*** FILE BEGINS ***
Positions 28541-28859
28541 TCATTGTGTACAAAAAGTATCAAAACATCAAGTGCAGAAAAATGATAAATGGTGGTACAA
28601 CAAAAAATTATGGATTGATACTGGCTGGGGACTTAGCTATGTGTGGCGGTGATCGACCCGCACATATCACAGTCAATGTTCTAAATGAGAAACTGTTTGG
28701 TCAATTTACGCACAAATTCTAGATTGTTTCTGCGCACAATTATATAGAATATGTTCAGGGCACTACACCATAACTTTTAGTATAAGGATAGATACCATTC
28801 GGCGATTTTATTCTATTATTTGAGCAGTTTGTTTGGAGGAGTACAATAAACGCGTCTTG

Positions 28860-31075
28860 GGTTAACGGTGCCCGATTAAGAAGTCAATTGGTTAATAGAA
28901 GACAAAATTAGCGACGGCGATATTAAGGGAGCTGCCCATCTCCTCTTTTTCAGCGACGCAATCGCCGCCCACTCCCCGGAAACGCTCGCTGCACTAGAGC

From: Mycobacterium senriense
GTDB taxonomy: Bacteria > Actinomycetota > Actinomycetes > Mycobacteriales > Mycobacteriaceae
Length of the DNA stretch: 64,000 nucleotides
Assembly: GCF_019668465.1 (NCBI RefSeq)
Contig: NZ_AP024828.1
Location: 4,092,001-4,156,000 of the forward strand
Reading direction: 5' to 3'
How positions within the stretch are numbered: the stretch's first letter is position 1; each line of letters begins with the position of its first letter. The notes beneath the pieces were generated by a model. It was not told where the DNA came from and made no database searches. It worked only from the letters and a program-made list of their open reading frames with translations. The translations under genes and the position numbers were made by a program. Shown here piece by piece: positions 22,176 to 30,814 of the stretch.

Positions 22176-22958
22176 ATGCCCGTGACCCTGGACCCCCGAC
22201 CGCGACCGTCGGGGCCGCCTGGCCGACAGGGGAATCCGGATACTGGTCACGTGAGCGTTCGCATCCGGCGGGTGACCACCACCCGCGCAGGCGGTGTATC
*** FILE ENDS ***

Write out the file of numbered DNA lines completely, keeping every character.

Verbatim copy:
Positions 28541-28859
28541 TCATTGTGTACAAAAAGTATCAAAACATCAAGTGCAGAAAAATGATAAATGGTGGTACAA
28601 CAAAAAATTATGGATTGATACTGGCTGGGGACTTAGCTATGTGTGGCGGTGATCGACCCGCACATATCACAGTCAATGTTCTAAATGAGAAACTGTTTGG
28701 TCAATTTACGCACAAATTCTAGATTGTTTCTGCGCACAATTATATAGAATATGTTCAGGGCACTACACCATAACTTTTAGTATAAGGATAGATACCATTC
28801 GGCGATTTTATTCTATTATTTGAGCAGTTTGTTTGGAGGAGTACAATAAACGCGTCTTG

Positions 28860-31075
28860 GGTTAACGGTGCCCGATTAAGAAGTCAATTGGTTAATAGAA
28901 GACAAAATTAGCGACGGCGATATTAAGGGAGCTGCCCATCTCCTCTTTTTCAGCGACGCAATCGCCGCCCACTCCCCGGAAACGCTCGCTGCACTAGAGC

From: Mycobacterium senriense
GTDB taxonomy: Bacteria > Actinomycetota > Actinomycetes > Mycobacteriales > Mycobacteriaceae
Length of the DNA stretch: 64,000 nucleotides
Assembly: GCF_019668465.1 (NCBI RefSeq)
Contig: NZ_AP024828.1
Location: 4,092,001-4,156,000 of the forward strand
Reading direction: 5' to 3'
How positions within the stretch are numbered: the stretch's first letter is position 1; each line of letters begins with the position of its first letter. The notes beneath the pieces were generated by a model. It was not told where the DNA came from and made no database searches. It worked only from the letters and a program-made list of their open reading frames with translations. The translations under genes and the position numbers were made by a program. Shown here piece by piece: positions 22,176 to 30,814 of the stretch.

Positions 22176-22958
22176 ATGCCCGTGACCCTGGACCCCCGAC
22201 CGCGACCGTCGGGGCCGCCTGGCCGACAGGGGAATCCGGATACTGGTCACGTGAGCGTTCGCATCCGGCGGGTGACCACCACCCGCGCAGGCGGTGTATC